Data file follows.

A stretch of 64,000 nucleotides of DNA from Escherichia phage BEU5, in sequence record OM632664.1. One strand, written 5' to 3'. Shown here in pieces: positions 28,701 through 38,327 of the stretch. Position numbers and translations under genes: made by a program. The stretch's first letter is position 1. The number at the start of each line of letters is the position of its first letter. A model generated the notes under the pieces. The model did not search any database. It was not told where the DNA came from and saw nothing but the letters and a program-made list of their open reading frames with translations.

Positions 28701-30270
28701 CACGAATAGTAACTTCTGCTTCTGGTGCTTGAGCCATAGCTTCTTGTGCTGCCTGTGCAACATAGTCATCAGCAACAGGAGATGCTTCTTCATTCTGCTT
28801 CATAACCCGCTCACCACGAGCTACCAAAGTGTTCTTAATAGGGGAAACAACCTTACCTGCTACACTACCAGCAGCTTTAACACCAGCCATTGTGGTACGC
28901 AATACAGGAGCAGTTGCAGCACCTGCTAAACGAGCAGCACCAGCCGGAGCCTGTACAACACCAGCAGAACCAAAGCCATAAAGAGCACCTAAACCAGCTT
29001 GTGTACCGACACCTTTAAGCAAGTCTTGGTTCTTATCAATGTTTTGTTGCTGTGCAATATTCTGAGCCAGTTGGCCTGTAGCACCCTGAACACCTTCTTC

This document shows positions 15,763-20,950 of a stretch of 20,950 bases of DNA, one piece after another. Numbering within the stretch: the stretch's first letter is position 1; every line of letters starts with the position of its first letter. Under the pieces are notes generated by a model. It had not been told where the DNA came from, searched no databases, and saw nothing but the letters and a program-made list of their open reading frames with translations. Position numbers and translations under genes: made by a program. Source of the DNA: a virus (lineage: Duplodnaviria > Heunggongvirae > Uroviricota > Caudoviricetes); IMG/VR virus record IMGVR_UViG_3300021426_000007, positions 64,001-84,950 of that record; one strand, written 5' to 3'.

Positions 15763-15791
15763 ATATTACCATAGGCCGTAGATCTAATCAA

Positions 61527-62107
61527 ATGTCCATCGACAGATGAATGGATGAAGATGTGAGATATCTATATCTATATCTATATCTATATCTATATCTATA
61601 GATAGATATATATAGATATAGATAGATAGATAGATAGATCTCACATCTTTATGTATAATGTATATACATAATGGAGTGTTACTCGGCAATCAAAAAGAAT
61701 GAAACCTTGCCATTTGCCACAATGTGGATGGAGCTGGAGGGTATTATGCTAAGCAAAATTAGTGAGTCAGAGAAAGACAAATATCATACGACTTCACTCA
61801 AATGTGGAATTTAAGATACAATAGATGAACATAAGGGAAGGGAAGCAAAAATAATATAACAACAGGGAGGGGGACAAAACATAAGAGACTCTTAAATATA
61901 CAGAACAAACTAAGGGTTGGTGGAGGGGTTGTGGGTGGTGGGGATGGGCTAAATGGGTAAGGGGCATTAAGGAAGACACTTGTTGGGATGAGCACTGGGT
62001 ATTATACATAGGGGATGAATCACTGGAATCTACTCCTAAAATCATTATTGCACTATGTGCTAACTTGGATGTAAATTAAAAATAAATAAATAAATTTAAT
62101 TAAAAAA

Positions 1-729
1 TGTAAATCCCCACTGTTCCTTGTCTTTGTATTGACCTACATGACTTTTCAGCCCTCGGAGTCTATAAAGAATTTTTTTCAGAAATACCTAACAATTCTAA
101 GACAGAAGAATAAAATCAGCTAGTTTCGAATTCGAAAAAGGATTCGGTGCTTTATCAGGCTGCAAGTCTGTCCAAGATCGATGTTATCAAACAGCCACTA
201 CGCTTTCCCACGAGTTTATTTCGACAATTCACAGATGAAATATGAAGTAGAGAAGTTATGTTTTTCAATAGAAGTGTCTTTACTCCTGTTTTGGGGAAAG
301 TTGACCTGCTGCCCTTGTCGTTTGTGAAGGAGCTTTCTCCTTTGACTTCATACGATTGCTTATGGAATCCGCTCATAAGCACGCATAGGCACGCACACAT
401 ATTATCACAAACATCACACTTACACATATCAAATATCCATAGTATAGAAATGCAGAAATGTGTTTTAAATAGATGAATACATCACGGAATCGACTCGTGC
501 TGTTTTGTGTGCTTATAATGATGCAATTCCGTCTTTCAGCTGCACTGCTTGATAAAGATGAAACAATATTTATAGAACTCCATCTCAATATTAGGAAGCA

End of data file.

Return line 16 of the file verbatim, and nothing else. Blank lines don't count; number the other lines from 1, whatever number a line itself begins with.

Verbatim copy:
62001 ATTATACATAGGGGATGAATCACTGGAATCTACTCCTAAAATCATTATTGCACTATGTGCTAACTTGGATGTAAATTAAAAATAAATAAATAAATTTAAT